Former Texas Governor Mark White dies at age 77

Former Texas Gov. Mark White, a Democrat who championed public education reforms that included the landmark “no-pass, no-play” policy for high school athletes during his single term in office, has died. He was 77.

The former governor, who fought kidney cancer for years, died Saturday in Houston shortly after waking up and feeling uncomfortable, according to his wife, Linda Gale White, and his son Andrew White.

“He cared about Texas deeply,” his son said. “He realized that this wasn’t about getting re-elected. This wasn’t about being popular. This was about making Texas a better place.”

White was governor from 1983 until 1987. He was Texas’ attorney general when he defeated incumbent Gov. Bill Clements, Texas’ first Republican governor since Reconstruction who spent a then-record $13 million on his re-election campaign. Clements came back to beat White four years later.

White’s education reforms included pay raises and competency tests for teachers, class size limits for elementary schools and the creation of the state’s high school basic skills graduation test. White also pushed through a $4 billion tax hike for schools and highways.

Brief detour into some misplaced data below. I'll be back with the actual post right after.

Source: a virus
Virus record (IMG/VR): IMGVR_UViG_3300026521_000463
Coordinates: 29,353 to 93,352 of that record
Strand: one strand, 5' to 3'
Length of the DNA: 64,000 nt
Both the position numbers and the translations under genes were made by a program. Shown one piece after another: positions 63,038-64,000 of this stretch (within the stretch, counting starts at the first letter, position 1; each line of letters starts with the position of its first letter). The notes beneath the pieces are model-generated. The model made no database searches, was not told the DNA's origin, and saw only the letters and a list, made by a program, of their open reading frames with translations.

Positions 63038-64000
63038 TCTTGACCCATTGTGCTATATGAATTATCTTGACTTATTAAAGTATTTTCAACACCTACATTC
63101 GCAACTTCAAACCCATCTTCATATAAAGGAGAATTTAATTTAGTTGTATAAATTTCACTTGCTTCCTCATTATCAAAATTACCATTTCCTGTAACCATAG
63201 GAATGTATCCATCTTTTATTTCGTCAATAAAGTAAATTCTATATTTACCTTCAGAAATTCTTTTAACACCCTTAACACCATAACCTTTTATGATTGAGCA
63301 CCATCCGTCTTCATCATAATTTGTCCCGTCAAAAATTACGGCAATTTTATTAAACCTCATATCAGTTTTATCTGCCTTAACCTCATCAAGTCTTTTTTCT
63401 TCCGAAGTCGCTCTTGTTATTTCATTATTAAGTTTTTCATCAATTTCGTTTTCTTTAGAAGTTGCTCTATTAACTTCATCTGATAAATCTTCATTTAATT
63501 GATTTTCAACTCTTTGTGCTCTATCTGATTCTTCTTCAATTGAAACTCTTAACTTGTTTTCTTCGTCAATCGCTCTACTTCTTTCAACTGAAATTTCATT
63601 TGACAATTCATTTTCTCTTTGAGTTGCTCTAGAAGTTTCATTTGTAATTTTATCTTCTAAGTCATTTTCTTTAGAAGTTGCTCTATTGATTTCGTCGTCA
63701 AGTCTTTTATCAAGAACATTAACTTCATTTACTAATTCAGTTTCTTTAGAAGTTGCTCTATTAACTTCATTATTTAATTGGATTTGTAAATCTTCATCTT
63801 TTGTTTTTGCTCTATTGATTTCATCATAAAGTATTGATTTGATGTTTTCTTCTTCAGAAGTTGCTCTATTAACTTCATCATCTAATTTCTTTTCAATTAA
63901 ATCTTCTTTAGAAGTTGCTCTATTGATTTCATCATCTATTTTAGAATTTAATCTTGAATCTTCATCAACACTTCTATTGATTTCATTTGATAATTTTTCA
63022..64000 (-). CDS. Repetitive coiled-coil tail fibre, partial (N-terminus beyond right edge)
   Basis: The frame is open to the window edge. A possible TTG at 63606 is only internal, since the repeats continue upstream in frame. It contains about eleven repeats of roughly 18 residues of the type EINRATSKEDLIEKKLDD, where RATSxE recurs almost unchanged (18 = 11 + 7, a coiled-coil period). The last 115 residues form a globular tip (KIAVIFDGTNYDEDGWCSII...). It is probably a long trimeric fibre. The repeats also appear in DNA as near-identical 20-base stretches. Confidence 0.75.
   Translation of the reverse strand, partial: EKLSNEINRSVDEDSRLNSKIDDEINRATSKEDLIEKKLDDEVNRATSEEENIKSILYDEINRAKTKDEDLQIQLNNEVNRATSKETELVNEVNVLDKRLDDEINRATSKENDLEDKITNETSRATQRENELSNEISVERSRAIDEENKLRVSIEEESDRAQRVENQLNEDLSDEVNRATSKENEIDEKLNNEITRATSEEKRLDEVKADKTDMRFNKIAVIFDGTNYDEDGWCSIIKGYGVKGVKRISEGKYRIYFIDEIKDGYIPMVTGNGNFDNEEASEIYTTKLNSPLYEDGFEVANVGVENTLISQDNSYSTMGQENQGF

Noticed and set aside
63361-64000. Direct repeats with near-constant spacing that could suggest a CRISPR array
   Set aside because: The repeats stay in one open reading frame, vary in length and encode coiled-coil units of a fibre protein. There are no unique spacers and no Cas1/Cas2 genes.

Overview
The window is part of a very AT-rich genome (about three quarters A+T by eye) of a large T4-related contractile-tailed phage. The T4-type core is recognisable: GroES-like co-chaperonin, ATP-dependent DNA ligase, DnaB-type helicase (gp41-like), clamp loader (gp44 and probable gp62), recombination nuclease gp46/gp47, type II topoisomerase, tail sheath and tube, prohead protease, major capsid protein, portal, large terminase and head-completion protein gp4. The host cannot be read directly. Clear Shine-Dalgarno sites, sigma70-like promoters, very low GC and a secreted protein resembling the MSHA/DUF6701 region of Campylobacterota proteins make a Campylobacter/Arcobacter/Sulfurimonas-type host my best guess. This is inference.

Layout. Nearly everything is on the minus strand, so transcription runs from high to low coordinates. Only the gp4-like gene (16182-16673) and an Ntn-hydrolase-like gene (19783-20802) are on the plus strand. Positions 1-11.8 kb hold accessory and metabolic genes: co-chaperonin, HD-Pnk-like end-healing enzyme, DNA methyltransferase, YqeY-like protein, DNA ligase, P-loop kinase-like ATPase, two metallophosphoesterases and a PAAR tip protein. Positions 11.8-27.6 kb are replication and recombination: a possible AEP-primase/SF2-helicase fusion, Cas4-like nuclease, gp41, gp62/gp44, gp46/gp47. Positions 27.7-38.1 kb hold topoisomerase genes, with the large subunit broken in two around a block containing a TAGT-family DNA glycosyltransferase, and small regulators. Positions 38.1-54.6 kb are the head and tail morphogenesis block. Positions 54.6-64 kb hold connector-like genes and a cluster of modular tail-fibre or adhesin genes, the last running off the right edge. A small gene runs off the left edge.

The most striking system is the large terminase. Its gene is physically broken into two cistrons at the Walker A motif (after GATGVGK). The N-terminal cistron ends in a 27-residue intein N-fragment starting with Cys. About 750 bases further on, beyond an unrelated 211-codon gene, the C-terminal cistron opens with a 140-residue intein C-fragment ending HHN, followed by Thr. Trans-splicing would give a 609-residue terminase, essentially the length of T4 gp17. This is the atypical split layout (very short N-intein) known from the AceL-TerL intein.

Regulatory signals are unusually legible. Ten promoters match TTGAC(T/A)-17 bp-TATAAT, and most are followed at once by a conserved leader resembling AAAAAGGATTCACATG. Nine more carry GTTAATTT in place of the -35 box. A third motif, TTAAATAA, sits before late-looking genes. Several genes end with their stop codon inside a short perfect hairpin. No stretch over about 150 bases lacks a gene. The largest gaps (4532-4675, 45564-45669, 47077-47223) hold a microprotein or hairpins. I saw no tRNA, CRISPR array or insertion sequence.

In a 2011 interview with The Associated Press, White said he tried to model his education platform on what his mother, a former first-grade teacher, talked about she experienced in the classroom.

“It was all designed around what a first-grade teacher needs,” White said. “It was probably the broadest-based education program in modern U.S. history. … I was very proud of what we accomplished.”

White appointed Dallas billionaire Ross Perot — who ran for president as an independent in 1992 — to lead a special panel on education that developed some of the key changes. The no-pass,…

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